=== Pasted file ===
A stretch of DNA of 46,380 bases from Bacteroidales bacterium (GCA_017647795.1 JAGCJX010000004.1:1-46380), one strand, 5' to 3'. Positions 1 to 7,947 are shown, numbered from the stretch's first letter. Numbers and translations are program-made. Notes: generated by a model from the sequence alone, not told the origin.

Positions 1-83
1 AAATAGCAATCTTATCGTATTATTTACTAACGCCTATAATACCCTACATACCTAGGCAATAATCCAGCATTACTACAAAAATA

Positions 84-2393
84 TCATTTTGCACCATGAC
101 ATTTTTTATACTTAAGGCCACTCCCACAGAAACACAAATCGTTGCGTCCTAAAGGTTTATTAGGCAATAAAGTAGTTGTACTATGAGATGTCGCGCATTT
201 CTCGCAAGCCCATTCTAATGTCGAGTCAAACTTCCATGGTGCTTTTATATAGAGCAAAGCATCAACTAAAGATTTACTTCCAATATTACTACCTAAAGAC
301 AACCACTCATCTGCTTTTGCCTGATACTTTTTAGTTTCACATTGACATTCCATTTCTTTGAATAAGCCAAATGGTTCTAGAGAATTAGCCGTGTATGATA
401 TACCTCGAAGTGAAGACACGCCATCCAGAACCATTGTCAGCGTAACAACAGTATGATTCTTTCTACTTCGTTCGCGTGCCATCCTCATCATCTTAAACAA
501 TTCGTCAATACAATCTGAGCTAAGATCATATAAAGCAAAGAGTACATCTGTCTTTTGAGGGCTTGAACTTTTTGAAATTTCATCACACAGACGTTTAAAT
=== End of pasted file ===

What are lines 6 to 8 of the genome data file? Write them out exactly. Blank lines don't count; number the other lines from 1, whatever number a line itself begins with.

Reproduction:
101 ATTTTTTATACTTAAGGCCACTCCCACAGAAACACAAATCGTTGCGTCCTAAAGGTTTATTAGGCAATAAAGTAGTTGTACTATGAGATGTCGCGCATTT
201 CTCGCAAGCCCATTCTAATGTCGAGTCAAACTTCCATGGTGCTTTTATATAGAGCAAAGCATCAACTAAAGATTTACTTCCAATATTACTACCTAAAGAC
301 AACCACTCATCTGCTTTTGCCTGATACTTTTTAGTTTCACATTGACATTCCATTTCTTTGAATAAGCCAAATGGTTCTAGAGAATTAGCCGTGTATGATA